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Addressing Bullying of Students With Disabilities

Maurice J. Elias

Prof. of Psychology, Director, Rutgers Social-Emotional and Character Development Lab (, Director, the Collaborative Center for Community-Based Research and Service (
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The Expert Advisory Group of the NJ Coalition for Bullying Awareness and Prevention recently developed guidance for schools concerning bullying prevention for students with disabilities. This is an important area because these are students who are disproportionately targets of bullying and they sometimes exhibit bullying-related behaviors that are also part of their disabilities. The latter makes it hard to know how to apply more general school rules regarding bullying.

The guidance document is available at the Coalition web site and contains many specific recommendations. Here, I want to summarize the key overall issue identified in the document by the primary author, Dr. Millicent Kellner of Rutgers University.

The term "disability" covers a range of conditions from the highly "visible," (e.g., a student with cerebral palsy who is in a wheelchair) to the more "invisible," (e.g., a student with a learning disability). Students with disabilities are more often targeted for bullying than other students and understanding the reasons why is the first step toward generating effective prevention efforts.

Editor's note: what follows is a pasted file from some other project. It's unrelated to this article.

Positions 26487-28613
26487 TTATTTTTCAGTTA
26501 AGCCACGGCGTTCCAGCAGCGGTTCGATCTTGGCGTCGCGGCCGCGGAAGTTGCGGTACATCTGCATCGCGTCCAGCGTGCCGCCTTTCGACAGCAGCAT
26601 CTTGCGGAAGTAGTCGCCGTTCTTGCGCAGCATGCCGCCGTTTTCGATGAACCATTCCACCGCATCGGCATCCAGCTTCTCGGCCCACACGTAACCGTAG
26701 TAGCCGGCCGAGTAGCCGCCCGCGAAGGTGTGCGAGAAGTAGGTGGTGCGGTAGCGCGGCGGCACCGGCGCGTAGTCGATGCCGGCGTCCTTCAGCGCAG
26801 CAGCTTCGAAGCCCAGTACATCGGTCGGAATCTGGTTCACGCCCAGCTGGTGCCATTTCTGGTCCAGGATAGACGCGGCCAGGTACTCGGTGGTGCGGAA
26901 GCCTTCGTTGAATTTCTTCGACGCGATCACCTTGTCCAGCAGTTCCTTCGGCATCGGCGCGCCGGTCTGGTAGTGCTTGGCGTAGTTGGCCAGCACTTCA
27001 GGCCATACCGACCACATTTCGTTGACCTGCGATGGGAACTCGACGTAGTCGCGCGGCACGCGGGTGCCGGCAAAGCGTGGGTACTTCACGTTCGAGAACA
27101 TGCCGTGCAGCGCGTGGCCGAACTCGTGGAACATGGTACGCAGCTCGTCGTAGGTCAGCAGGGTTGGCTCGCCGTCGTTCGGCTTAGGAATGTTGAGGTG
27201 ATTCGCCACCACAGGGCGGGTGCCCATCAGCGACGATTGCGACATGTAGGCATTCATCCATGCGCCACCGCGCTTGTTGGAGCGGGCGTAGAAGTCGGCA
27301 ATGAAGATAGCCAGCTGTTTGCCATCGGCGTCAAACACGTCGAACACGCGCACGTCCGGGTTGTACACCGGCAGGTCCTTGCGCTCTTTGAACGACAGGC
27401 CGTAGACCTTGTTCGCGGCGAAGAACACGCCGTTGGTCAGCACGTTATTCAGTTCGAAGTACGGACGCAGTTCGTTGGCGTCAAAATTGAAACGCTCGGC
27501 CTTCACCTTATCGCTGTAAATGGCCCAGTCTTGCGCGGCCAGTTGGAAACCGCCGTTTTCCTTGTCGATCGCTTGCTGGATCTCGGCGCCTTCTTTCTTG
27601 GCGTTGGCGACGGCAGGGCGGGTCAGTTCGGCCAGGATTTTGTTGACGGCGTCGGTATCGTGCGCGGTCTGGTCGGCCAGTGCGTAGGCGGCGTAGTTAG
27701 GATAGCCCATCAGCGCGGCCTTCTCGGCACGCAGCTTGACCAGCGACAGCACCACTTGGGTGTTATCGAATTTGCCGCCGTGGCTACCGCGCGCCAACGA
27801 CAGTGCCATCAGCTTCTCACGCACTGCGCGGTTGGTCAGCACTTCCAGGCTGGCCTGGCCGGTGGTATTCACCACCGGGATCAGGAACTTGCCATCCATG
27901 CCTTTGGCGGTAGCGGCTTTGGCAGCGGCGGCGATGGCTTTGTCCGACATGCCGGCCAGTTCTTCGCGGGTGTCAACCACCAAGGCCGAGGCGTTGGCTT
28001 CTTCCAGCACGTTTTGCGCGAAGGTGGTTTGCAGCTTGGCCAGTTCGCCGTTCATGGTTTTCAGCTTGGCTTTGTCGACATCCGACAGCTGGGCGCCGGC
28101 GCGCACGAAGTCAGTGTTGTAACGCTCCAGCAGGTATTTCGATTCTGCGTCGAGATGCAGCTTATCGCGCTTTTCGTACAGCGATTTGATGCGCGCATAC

Think of students that you know as you consider each of these reasons:

  1. Their appearance is different.
  2. They may be more socially isolated than students without disabilities and lack relationships which buffer against being bullied.
  3. Their disability may make it less likely that they can defend themselves, verbally or physically.
  4. They may behave differently or in ways that others do not understand.
  5. The extra support they require may pose challenges to staff, as well as other students.
  6. Opportunities for engaging with, becoming familiar with, and better understanding students with disabilities are often limited.

These reasons are not unrelated to one another and all connect to the climate of the school and the priority given to seeing school as a place where all members of the school community expect and experience acceptance and where students with and without disabilities have, and benefit from, opportunities to interact and to develop friendships.

Schools should be places where everyone's dignity is both respected and upheld, and where everyone is an upstander for decency and helpfulness. This is not only possible, it's essential for genuine learning and social-emotional and character development.